There was a nail-biter of an election in the state of Georgia, last night in run-off elections, as the nation watched Raphael Warnock, make history by becoming Georgia’s first Black senator.
Warnock, who is the pastor of the Ebenezer Baptist Church in Atlanta, is the first African American to represent Georgia in the Senate. Senator-elect, Warnock will assume office in January 2021 after the results of his election are certified, succeeding incumbent senator Kelly Loeffler.
“My mother, who as a teenager growing up in Waycross, Georgia used to pick somebody else’s cotton, went to the polls and picked her youngest son to be a United States senator,” Warnock, 51, said in a live-streamed address.
Breaking news came in as fellow Democrat Jon Ossoff leads in his runoff and could likewise break new ground as Georgia’s first Jewish senator and the youngest Democratic senator elected since Joe Biden in 1973.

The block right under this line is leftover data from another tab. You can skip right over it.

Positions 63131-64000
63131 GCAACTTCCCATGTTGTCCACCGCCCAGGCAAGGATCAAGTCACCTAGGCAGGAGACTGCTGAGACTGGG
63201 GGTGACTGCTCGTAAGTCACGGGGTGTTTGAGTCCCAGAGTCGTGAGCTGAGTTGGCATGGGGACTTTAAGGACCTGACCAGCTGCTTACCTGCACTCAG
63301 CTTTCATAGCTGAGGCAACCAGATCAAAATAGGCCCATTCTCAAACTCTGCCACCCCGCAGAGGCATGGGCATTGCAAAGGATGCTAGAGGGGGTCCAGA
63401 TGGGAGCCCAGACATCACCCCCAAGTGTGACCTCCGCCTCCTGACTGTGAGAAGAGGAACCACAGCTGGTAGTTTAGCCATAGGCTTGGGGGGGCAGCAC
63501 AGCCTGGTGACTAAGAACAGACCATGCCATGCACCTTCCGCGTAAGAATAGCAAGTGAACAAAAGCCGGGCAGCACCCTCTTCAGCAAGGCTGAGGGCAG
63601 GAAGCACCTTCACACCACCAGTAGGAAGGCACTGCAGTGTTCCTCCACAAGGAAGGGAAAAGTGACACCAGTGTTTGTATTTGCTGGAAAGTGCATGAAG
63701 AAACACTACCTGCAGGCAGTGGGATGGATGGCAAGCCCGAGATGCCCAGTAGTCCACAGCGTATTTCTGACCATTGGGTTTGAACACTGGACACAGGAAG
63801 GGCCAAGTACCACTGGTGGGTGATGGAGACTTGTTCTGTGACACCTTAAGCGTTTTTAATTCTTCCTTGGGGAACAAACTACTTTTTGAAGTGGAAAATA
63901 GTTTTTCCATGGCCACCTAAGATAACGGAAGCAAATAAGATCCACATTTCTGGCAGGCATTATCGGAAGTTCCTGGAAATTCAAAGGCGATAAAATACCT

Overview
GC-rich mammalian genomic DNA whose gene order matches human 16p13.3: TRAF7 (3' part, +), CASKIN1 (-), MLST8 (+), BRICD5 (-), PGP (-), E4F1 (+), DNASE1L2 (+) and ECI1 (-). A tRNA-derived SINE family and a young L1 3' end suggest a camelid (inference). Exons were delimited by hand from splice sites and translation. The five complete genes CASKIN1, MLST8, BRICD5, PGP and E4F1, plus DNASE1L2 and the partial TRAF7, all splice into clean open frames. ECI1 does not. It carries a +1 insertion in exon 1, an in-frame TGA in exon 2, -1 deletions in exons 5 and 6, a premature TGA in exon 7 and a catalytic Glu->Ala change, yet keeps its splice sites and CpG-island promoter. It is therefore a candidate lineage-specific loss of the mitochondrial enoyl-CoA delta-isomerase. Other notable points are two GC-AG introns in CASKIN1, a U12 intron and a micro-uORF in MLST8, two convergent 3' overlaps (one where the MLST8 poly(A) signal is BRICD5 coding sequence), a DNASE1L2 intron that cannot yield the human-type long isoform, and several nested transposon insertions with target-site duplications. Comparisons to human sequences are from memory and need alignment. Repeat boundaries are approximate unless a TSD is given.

Both Democrats campaigned by leaning into their ties to the African American community in Georgia, where about 33 percent of the population is Black. Ossoff, 33, was boosted by the late civil rights leader and Georgia congressman John Lewis, for whom he once interned.
Black voters, in turn, delivered in a big way on Tuesday, both in urban and rural districts. In Fulton County, the state’s most populous county and where a substantial share of voters are Black, more in-person voters showed up on Tuesday than on Election Day in November.
On Wednesday, in a Tweet, Stacey Abrams celebrated organizers, volunteers, canvassers and tireless groups who mobilized support for Democrats and that haven’t stopped going since November.
In an Instagram post, Abrams said:
“Congratulations to our next US Senator, [Raphael Warnock]. Last January, I endorsed my dear friend in his quest to serve. Soon, he will walk those august halls and cast votes as a leader with courage, justice and integrity. God bless you and keep you in your service to us all.”